The Institute of Contemporary Arts in London (ICA), which has been closed since mid March in the wake of the coronavirus crisis, will now re-open “within the first quarter of 2021”, says a spokesman.
The decision was taken “after carefully considering the scientific data, shifting government guidelines, and the operational and financial implications of reopening during an incredibly uncertain environment”, he adds. The ICA, founded in 1946, was recently awarded a grant of £789,000 from the UK government’s £1.57bn Culture Recovery Fund.
The ICA spokesman says: “As a multi-disciplinary space that depends on ticket sales and raised income for 80% of its revenue, the ICA has a different business model to organisations that are first and foremost galleries. With two cinemas and a large live music and performance space, the ICA is operationally more akin to cinemas, theatres, and gig venues.” Extra online offerings include Cinema 3, a new platform for streaming films and live events.
All existing and new members of the ICA are given free access to Cinema 3. Membership is tiered, ranging from Blue concessionary membership to the Red level (£20 monthly or £240 annually). “Cinema 3 will further platform a new dedicated programme for ICA Red Members,” the spokesman says. Membership will not be extended however due to the eight-month closure.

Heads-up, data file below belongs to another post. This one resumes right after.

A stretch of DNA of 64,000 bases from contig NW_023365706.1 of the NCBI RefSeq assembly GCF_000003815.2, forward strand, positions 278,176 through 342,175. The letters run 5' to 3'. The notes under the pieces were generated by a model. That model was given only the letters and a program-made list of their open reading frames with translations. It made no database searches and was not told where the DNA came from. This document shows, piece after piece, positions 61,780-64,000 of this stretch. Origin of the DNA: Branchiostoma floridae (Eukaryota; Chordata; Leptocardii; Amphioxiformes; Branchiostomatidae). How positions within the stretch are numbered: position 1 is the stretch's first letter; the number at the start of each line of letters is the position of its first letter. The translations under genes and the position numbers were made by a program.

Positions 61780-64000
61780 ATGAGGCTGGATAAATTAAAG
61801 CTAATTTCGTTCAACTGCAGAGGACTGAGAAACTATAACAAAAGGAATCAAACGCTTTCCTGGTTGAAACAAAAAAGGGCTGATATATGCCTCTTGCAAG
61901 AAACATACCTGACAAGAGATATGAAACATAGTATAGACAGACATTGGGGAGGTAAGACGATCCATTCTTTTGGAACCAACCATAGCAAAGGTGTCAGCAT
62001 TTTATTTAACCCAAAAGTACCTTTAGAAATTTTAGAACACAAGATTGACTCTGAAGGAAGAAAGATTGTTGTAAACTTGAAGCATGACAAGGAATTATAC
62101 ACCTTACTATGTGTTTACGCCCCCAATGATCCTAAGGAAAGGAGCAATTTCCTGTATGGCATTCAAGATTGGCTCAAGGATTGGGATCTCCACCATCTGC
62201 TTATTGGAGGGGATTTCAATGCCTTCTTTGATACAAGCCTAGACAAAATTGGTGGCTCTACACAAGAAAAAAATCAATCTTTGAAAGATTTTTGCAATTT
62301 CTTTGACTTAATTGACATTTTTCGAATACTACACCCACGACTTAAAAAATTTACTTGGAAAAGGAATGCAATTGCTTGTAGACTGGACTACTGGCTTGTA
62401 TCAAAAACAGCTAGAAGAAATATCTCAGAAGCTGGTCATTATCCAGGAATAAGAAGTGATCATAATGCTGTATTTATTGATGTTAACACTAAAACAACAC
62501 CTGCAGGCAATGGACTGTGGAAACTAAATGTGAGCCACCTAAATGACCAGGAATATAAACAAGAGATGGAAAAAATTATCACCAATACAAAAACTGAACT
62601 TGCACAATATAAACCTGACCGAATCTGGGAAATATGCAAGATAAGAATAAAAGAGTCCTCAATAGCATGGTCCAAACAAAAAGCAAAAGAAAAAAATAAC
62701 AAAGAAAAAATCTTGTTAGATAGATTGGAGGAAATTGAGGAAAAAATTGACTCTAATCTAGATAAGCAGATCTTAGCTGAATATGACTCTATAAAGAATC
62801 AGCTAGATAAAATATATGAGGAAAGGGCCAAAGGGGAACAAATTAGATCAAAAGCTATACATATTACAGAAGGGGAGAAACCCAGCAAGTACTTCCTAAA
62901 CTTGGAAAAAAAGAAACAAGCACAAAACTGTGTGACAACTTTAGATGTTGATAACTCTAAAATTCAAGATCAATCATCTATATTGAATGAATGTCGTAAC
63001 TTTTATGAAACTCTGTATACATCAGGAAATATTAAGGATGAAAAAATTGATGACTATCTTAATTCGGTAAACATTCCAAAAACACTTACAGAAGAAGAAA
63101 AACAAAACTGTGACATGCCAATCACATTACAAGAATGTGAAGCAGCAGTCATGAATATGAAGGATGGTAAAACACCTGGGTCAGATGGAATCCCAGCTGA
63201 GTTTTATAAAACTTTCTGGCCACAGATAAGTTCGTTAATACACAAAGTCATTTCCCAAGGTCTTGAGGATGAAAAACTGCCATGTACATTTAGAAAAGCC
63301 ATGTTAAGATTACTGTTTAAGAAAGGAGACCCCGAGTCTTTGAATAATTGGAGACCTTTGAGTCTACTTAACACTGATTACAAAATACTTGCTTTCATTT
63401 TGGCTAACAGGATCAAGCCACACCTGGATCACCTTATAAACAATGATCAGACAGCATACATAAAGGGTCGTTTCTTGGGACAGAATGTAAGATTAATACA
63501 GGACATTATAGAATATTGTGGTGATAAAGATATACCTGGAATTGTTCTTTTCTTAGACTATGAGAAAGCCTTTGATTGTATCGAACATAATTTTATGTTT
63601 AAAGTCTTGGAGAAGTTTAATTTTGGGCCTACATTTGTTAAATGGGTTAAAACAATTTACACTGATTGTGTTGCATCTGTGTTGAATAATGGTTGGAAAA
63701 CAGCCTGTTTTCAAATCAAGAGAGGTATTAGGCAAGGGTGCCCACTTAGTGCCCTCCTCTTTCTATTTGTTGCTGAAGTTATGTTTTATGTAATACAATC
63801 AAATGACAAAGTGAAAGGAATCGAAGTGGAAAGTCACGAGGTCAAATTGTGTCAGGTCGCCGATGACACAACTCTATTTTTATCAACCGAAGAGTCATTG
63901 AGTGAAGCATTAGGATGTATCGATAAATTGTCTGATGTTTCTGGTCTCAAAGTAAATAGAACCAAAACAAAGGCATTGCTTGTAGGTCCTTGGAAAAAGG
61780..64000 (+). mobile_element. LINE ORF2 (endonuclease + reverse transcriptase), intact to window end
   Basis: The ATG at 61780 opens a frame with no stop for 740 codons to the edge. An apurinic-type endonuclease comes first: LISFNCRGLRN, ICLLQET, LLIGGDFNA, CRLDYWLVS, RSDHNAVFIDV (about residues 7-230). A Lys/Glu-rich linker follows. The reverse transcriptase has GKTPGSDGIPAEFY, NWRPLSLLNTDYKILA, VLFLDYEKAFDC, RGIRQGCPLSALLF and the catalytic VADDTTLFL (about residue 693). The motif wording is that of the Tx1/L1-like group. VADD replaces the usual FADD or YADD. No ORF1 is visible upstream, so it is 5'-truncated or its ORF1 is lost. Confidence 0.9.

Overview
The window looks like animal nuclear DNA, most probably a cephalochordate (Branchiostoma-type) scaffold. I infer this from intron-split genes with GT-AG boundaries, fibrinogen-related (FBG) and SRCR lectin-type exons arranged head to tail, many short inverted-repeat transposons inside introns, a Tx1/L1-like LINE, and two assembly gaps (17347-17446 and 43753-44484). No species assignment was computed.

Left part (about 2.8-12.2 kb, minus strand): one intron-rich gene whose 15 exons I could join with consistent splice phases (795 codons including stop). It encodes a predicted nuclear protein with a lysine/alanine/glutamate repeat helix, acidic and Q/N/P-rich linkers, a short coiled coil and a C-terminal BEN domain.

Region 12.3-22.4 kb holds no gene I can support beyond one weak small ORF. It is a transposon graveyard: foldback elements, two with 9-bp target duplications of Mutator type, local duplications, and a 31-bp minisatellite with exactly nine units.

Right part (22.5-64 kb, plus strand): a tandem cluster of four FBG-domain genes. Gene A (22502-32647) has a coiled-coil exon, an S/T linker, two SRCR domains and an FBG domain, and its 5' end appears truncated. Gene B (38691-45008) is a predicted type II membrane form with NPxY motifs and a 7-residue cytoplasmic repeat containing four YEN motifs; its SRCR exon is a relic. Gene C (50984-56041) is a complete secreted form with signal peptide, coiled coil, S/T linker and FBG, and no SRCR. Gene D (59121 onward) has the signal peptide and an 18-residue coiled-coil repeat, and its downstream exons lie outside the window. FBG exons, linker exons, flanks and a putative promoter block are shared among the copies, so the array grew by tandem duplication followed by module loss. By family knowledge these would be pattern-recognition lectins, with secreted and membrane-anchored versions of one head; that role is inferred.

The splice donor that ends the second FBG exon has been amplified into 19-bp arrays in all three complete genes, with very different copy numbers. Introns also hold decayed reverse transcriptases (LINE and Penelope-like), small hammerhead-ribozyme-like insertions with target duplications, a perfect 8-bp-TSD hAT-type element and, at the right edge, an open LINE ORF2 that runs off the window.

“We believe that membership is a function of support rather than just one of exchange. Consistent renewal rates throughout this period suggest that this is a sentiment shared by our members and attests to the value placed on a more tangible contribution by our audience, participants and supporters,” the spokesman adds.
An exhibition at the ICA curated by the advocacy group Tottenham Rights is now due to launch in spring 2021. The spokesman says that the exhibition “was due to open earlier this year, then November before the second lockdown was imposed. Now it will open towards end of the first quarter of 2021.”
A statement adds: “This exhibition shines a light on the actions, processes and culture of policing in Britain since the 1950s. Acting as a window to the past and a mirror for our present-day social climate, the exhibition showcases the range of community work and activism undertaken by Tottenham Rights, previously Broadwater Farm Defence Campaign, since the early 1980s.”
The show will mark ten years since the UK riots of 2011 when people took to the streets in towns and cities across England. Crucially, the exhibition features an investigation by the Turner Prize-nominated art and research group Forensic Architecture into the police shooting of Mark Duggan in Tottenham, the event that sparked the civil unrest.